An interview with
Tough, macho, kick-ass women? Not everyone's ideal flight of fancy perhaps—unless you're talking about Charlie Fox; Zoë Sharp's successful, all-action, emotionally-complex heroine first published in 2001.
With seven books under her belt, and another in the pipeline, fast-living Zoë—a motorcyclist, photographer, fencer, and marksman (or markswoman)—takes a little time out to talk about writing, publishing and her literary contemporaries.
Hello Zoë, can you briefly outline your career as a published author?
Yes, I actually wrote my first novel when I was fifteen, which my father, bless him, typed up for me—showing my age, but there were no word processors back then. It did the rounds of all the major publishers, and received what’s known in the trade as ‘rave rejections’.
They all said they wanted to see anything else I wrote—it just took me a while to write anything else. I still have that old typescript in the loft somewhere—my father is now threatening to get it out and sell it on eBay. But not if I have anything to do with it ...
After that, I was published in non-fiction long before I was published in fiction. I started out writing magazine articles for the motoring press, covering everything from the latest tweaked and tuned race cars, right back to veteran vehicles from the turn of the 19th century, and I still work as a freelance photographer in that field.
I was always a crime fiction fan, though, right from when my grandmother gave me a copy of an old Leslie Charteris ‘The Saint’ book, THE MISFORTUNES OF MR TEAL, which had been published in the 1930s and given to her in the early 1940s. She gave it to me in ‘79, and I still have it - one of my treasured possessions.
And then, when I was writing a regular column for one of the magazines, I started getting death-threat letters— proper cut-out-of-newspaper jobs, telling me I was scum, my days were numbered, and they knew where I lived. The police never caught the sender, but it refocused my mind on the crime genre. From that, the idea for Charlotte ‘Charlie’ Fox was born.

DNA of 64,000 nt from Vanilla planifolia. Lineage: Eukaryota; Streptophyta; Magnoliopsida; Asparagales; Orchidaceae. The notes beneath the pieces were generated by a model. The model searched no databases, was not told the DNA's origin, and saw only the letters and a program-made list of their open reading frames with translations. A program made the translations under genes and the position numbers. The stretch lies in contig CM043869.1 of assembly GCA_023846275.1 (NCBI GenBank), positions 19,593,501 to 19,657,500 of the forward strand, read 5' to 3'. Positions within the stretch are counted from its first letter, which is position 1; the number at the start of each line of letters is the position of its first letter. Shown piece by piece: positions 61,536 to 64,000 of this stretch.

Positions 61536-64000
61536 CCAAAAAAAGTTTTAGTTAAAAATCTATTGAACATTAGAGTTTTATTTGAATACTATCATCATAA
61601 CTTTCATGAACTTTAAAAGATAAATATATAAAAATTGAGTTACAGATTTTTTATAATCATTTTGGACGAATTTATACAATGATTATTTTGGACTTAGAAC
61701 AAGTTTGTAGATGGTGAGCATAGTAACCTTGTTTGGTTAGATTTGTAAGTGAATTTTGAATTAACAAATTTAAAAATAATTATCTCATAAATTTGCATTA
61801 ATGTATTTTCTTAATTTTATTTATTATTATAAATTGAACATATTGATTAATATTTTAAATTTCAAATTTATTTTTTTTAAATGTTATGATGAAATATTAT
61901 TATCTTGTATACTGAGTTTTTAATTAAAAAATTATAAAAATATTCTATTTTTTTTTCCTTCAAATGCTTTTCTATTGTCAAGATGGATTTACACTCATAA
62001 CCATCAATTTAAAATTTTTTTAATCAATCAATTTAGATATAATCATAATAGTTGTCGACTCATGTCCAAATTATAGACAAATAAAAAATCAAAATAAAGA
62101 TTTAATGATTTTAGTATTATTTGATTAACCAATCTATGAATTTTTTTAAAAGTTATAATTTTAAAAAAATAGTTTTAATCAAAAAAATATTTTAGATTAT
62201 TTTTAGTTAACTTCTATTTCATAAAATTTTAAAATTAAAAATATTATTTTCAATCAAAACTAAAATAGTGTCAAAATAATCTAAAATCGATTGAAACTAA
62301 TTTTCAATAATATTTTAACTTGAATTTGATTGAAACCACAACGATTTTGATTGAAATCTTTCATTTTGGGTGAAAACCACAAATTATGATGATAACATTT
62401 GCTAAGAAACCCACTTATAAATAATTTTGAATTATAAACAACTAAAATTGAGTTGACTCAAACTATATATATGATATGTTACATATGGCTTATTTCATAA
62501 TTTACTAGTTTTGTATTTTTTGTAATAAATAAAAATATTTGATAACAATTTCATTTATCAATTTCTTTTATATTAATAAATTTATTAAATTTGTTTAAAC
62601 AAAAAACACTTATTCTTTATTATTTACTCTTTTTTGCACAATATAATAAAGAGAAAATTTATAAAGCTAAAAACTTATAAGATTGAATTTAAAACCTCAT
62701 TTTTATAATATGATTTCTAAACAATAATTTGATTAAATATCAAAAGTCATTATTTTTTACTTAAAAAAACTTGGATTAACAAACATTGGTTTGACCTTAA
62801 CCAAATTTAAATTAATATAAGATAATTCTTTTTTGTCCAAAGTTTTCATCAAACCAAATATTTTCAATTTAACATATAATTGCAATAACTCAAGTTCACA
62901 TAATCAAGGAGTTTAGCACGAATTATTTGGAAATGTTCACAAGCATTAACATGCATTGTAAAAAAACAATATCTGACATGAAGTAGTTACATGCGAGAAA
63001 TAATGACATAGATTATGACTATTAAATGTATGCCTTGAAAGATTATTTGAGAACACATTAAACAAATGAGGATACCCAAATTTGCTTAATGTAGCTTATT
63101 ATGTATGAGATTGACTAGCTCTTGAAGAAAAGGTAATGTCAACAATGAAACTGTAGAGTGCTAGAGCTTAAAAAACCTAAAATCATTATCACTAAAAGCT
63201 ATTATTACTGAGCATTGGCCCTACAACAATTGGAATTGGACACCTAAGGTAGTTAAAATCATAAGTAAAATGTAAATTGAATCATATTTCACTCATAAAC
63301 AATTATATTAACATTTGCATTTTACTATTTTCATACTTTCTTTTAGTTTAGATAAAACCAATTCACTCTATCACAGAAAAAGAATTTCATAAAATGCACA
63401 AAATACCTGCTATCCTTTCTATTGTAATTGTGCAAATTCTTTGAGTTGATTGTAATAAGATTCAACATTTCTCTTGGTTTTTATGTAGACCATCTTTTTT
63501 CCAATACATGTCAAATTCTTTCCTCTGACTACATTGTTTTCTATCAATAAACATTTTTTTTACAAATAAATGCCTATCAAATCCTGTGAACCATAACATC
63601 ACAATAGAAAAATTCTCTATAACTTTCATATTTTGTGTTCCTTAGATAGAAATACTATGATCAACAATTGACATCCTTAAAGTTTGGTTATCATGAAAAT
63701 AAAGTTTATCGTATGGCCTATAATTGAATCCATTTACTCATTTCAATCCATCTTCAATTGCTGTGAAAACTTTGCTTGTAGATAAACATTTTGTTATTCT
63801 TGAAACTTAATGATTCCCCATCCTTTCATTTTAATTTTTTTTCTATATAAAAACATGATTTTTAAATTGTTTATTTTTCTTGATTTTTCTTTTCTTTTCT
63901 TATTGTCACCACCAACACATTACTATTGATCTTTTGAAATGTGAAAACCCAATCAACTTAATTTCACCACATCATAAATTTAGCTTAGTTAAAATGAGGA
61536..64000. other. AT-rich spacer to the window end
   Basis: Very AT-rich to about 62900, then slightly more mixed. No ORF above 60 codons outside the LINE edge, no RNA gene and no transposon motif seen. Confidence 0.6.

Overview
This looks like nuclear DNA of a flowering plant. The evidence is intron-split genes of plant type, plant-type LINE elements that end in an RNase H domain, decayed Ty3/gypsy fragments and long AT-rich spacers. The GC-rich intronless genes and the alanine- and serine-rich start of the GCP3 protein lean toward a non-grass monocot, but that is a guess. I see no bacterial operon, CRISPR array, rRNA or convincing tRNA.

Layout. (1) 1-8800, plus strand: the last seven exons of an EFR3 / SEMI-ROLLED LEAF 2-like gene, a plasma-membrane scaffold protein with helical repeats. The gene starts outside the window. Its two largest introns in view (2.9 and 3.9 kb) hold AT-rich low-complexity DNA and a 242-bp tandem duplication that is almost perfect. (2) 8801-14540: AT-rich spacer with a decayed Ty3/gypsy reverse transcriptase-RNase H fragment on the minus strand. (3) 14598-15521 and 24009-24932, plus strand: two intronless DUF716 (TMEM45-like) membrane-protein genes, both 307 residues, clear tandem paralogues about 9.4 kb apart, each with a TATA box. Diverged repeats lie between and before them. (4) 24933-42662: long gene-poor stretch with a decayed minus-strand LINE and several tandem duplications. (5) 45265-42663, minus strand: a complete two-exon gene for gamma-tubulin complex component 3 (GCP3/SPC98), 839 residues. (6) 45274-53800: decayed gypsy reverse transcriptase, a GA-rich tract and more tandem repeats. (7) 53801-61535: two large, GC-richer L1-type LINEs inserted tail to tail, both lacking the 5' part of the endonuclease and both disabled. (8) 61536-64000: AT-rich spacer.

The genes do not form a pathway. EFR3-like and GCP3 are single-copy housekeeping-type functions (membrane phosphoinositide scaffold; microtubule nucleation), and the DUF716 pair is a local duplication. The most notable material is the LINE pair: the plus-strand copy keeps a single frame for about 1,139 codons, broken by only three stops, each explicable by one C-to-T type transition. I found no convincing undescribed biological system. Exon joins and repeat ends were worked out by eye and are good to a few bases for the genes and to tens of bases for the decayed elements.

It took a number of years to write the first book, KILLER INSTINCT, which eventually came out in 2001. Of course, I made all the classic mistakes, many of which were rectified when I was taken on by my second agent, Jane Gregory of Gregory & Company, just after I’d finished the fifth in the series, ROAD KILL.
How difficult was it? Writing for anything other than your own amusement is a tough, tough business. Writing non-fiction articles taught me a lot about the craft, but I’m never satisfied with my own work. I live by the maxim that if it’s easy, I’m not trying hard enough, so I probably put myself under more pressure than anyone else.
What special difficulties, if any, do women action-thriller writers have either with regard to "voice" or with regard to general acceptance by the trade and book buying public?
Ooh, this is a perennial one, isn’t it? When I first started out, it didn’t occur to me that there was a gender divide. Writing, after all, offers no physical advantages to men or women. If you can put the words on the page, what does it matter?
However, I have discovered a distinct resistance to women in the action-thriller genre and, if I was starting out fresh today, I admit I’d probably pick a pen-name that was non gender-specific. As it is, I think women in this field probably have to try harder to be more convincing, where male thriller authors seem to be given much more leeway on their factual errors.
I’m genuinely into all the technical stuff. That’s one of the reasons I write the kind of books I do. I learned a lot of self-defence after the death-threat business, was a competition target rifle shooter, owned various race-replica motorcycles, have flown light aircraft and a Robinson R22 helicopter. I even learned to sword fight.